“Autism is complicated,” said Hollander, who’s also a professor of psychiatry and behavioural sciences at the Psychiatric Research Institute at Montefiore Einstein. “Everybody who has an autism spectrum disorder has some social-communication difficulties. And they also have these narrow, restricted interests or repetitive behaviours. Those are the two domains. You need to have significant impairment in both to have an autism spectrum disorder.”

Typically, he said, autism presents at around two or three years of age, sometimes as early as 18 months. This is a time when a child’s brain is rapidly adding new capabilities — “flipping new switches on,” as Hollander put it — and rapidly growing. The brain’s very anatomy is changing, he explained, and that’s when problems can begin to appear. (This, in part, may be why so many parents wrongly suspect that vaccines can cause autism: injections begin around the same age that autism tends to appear.)

That’s simple enough for a layperson to understand. But there are numerous behaviours and impairments that are also frequently, though not always, seen with autism, and it can be difficult for professionals to separate out social anxieties caused by living with autism from the autism itself. The extent of impairment can vary widely from one individual to the next, and the severity is not always the same in both domains: someone with autism may have very mild social-communication impairment but exhibit severe repetitive behaviours, or the reverse may be true, or they may have moderate impairment in both domains. Every case truly is different.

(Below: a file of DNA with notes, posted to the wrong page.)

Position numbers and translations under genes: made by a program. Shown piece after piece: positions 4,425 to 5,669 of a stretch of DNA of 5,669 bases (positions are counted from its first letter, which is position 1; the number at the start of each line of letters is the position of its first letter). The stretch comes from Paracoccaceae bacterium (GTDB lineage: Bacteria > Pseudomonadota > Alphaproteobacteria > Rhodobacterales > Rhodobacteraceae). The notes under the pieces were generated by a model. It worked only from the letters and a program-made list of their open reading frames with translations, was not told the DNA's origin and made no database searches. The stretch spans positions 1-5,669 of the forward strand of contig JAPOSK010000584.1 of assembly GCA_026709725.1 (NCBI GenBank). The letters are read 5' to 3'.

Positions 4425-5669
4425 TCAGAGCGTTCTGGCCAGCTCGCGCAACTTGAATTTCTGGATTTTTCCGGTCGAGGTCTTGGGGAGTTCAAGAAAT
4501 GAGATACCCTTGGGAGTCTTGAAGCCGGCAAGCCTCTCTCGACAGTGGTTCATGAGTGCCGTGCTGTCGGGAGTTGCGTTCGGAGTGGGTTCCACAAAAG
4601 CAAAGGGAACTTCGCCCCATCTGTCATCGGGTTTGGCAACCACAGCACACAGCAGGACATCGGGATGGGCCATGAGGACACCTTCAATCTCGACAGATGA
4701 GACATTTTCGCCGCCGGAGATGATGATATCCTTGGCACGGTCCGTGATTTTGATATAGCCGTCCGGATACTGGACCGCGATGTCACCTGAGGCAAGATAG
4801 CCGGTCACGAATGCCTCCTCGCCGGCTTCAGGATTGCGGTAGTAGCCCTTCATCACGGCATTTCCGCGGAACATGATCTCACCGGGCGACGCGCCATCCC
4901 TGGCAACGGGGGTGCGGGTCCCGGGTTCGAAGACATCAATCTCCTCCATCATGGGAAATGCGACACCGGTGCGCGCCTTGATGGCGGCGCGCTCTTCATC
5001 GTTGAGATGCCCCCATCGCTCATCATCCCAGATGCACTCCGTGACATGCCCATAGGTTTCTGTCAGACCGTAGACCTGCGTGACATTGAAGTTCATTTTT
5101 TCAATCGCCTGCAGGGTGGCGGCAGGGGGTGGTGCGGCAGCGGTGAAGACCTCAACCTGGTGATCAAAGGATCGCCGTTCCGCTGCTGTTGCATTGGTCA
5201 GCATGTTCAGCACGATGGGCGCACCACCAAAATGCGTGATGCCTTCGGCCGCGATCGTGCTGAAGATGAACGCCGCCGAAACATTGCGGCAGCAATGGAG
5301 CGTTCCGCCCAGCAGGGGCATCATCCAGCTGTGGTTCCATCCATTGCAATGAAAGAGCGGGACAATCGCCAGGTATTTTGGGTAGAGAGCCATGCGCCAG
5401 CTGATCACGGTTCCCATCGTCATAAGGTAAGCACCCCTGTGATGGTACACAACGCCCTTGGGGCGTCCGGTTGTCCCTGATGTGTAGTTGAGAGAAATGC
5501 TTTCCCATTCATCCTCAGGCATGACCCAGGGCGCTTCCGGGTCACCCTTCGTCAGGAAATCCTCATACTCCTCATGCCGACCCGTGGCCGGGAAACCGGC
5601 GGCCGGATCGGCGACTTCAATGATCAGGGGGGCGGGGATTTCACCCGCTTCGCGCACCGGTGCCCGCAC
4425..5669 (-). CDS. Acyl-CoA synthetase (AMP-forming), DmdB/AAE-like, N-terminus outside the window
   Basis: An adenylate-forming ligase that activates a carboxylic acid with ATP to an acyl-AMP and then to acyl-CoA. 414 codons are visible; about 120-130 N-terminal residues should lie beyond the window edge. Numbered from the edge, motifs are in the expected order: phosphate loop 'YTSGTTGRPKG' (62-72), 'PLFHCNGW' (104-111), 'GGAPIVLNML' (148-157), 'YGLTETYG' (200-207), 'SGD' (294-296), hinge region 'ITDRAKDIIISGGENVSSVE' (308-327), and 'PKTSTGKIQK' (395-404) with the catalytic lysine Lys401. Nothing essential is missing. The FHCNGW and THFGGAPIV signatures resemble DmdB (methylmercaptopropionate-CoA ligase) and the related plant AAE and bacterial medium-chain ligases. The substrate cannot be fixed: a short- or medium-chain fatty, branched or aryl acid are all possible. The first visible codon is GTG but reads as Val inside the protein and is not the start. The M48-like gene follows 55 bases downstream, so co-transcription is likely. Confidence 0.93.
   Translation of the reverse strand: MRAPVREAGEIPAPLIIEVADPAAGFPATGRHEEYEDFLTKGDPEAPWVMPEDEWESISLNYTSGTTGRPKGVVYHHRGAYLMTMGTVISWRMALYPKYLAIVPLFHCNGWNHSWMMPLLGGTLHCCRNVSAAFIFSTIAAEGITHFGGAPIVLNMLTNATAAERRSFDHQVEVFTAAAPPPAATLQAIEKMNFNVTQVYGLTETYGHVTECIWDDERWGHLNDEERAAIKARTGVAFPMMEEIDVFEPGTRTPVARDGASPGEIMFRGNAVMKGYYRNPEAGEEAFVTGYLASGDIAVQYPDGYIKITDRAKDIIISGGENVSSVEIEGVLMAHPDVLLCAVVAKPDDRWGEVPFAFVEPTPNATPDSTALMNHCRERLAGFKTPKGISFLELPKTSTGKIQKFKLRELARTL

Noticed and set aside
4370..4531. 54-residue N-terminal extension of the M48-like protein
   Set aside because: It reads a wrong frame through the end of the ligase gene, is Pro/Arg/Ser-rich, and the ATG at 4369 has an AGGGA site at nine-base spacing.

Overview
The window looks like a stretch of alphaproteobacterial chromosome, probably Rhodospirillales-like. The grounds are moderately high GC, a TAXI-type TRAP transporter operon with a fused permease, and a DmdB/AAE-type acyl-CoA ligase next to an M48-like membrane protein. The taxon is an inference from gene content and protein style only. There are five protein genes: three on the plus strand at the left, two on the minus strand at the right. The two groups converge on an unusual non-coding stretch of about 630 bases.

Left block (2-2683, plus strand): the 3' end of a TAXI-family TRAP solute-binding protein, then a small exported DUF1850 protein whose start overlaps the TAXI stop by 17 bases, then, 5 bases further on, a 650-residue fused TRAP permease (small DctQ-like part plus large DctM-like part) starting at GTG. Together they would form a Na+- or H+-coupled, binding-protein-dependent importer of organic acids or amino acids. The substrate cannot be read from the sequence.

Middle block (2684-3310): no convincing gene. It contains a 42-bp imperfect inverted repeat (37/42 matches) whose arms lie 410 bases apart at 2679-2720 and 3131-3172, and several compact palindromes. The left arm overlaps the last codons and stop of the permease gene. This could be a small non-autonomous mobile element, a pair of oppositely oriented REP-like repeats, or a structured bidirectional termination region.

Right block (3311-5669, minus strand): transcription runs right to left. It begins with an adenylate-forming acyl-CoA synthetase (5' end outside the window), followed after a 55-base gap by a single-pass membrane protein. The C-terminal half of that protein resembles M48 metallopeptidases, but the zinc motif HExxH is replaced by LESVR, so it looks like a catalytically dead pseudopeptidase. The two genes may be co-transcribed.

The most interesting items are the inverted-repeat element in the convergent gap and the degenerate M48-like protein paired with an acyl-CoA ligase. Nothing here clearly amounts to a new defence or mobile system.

But that’s where the experts look: problems communicating and interacting, and repetitive behaviours. These can be mild or severe — a communication difficulty, for instance, could be anything from trouble understanding sarcasm all the way to being completely non-verbal.

Which brings us back to young Andrew. When he stopped speaking, Mark and his wife thought it was a phase, a weird moment in an otherwise typical young life. When he began clapping his hands repetitively — a behaviour commonly seen in children with autism — they didn’t read anything into it. It wasn’t until other relatives began suggesting that there might be a real problem that Andrew was taken to a doctor. That doctor, lacking expertise, referred Andrew to a specialist. “As soon as we walked through the door,” Mark told me, “she said, ‘Yep, he’s autistic. I don’t normally diagnose on the first visit, but this is an obvious case.’”